Paradise Lost: The Child Murders at Robin Hood Hills , the 1996 HBO documentary, begins with footage of the police discovery of a particularly grisly scene: three young boys' mutilated bodies posed beside a stream not far from their small-town Arkansas homes. As the following news footage reveals, three local teenagers were almost immediately arrested for the murders. Jason Baldwin, Damien Echols, and Jessie Misskelly, the so-called "West Memphis Three," were high school students who liked listening to Metallica, reading about Aleister Crowley, and daydreaming about their girlfriends, interests which, despite what the prosecutors claim, are shown to be quite average to the white, working class community in which they and the three young victims lived. Stumped by the sophisticated, bizarre crime scene and its disturbingly sexual nature, the West Memphis police and prosecutors turn to an explanation which seems absurd today but was widely accepted by American institutions at the time: a cult ritual performed by satanists, the signs of whose presence (vague graffiti, black nail polish, teenage malaise) were rampant in the area.
The state's lack of direct, physical, or scientific evidence contrasts with the film's role as evidence—not only of the West Memphis Three's guilt or innocence, but of the prejudices and fears that defined this era with devastating consequences for the many accused, particularly in marginalized or poor communities. As in Joe Berlinger and Bruce Sinofsky's previous film, Brother's Keeper (1992), when representatives of the justice system find themselves confronted with something other, a crime with signs they are unable to interpret, they turn to the least empowered members of their society for a scapegoat. In the case of Paradise Lost, the film came to play a significant—though not uncomplicated—role in its subjects' fate. A running theme throughout the eventual documentary trilogy is a parallel focus on another popular villain of the 1990s: the stepfather, specifically the victims' stepfathers, whose filmed behavior is often inappropriate or eccentric. In pointing to the danger in allowing prejudice to define a prosecutor's case, the filmmakers demonstrate the indispensable role of the media in such a prosecution and its success.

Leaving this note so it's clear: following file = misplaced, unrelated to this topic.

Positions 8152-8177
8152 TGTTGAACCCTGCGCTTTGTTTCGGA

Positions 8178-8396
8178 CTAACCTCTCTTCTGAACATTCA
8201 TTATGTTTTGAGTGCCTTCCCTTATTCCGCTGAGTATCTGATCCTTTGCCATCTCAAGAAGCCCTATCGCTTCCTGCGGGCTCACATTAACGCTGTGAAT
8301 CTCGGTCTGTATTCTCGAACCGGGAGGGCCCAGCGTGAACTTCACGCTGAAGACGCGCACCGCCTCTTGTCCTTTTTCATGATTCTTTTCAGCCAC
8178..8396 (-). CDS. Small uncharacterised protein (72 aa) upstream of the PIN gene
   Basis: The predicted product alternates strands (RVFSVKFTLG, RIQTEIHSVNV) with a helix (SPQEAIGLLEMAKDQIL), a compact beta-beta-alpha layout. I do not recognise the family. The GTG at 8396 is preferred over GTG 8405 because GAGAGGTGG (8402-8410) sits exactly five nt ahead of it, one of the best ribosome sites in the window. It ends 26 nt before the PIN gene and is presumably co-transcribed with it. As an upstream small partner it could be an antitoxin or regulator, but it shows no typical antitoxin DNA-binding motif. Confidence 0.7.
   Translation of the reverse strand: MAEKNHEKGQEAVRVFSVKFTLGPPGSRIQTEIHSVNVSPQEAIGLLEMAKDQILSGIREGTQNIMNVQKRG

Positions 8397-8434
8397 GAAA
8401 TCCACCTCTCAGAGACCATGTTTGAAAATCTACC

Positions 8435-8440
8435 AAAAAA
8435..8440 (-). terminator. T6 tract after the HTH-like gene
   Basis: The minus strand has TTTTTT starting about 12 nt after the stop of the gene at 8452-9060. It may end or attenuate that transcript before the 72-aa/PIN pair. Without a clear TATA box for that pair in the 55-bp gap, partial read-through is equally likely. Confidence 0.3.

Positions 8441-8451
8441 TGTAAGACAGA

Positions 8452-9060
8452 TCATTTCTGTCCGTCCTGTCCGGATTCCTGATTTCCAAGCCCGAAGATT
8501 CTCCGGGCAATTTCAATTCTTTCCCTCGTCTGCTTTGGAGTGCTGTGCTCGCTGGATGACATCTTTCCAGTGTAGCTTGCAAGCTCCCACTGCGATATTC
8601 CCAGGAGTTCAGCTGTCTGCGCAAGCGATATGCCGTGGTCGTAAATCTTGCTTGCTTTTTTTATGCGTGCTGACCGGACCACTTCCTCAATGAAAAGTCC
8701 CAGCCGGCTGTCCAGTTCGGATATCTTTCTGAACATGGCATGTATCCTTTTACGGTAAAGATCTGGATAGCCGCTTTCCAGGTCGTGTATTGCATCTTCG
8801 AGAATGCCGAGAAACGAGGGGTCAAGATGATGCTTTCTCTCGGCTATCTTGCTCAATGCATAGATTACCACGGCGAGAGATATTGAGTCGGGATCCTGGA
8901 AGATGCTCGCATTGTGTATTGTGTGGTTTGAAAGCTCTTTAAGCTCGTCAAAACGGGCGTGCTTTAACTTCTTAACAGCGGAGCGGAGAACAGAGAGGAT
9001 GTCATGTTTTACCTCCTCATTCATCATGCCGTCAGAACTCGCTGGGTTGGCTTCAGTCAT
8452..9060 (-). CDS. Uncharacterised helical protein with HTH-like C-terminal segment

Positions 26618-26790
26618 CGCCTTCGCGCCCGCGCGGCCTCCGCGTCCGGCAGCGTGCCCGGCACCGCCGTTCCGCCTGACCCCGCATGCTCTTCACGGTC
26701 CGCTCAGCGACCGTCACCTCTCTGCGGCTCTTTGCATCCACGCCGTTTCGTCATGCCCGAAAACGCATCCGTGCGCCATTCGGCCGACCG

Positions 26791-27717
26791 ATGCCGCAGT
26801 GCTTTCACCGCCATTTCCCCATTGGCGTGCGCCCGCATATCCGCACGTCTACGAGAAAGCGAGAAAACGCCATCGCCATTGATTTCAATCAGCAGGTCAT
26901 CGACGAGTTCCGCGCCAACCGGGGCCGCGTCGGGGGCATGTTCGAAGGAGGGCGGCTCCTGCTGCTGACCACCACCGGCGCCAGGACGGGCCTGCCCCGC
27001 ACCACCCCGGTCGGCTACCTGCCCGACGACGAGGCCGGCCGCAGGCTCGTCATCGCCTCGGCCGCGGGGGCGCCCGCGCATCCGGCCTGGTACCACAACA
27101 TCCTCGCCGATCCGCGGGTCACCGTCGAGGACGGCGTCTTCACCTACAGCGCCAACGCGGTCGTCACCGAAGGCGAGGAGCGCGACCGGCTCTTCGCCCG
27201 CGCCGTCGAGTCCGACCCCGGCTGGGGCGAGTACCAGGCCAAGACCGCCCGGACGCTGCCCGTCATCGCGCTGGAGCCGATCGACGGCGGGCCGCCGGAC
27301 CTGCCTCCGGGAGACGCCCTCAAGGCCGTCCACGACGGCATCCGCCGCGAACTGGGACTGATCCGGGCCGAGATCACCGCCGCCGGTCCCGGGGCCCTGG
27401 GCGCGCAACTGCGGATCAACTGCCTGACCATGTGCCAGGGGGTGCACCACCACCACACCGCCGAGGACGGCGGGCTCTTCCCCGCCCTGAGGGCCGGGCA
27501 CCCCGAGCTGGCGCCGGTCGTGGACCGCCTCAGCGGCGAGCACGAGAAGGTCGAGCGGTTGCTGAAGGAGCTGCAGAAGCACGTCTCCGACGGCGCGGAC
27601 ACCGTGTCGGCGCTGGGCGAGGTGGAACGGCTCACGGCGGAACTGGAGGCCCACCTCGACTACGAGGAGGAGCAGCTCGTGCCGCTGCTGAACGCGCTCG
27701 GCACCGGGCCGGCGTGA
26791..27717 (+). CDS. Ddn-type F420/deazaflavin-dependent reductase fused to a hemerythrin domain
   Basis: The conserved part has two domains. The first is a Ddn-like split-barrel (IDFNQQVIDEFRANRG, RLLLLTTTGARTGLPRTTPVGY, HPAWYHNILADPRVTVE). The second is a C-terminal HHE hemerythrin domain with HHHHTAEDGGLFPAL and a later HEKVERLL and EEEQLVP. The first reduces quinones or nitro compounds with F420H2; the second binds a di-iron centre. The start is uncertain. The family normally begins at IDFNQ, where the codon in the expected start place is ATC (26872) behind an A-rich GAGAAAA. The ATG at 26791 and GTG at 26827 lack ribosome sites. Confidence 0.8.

The film is followed by two sequels, Revelations, 2000 and Purgatory, 2011, which trace the case for the three young men’s innocence as it unfolds, as well as the enduring effects of the films themselves. Much like the newly-released Southwest of Salem—a documentary of a strikingly similar story, in which four lesbians are accused of extreme and bizarre sexual molestations as part of a witchcraft ritual—Paradise Lost assisted not only in the West Memphis Three's effective exoneration, but also in bringing about the end of the "satanic panic" era. Though we will likely never know who committed the child murders at Robin Hood Hills, the documentary is indispensable evidence against a criminal justice system subject to prejudice—an instance of successful intervention worth revisiting now.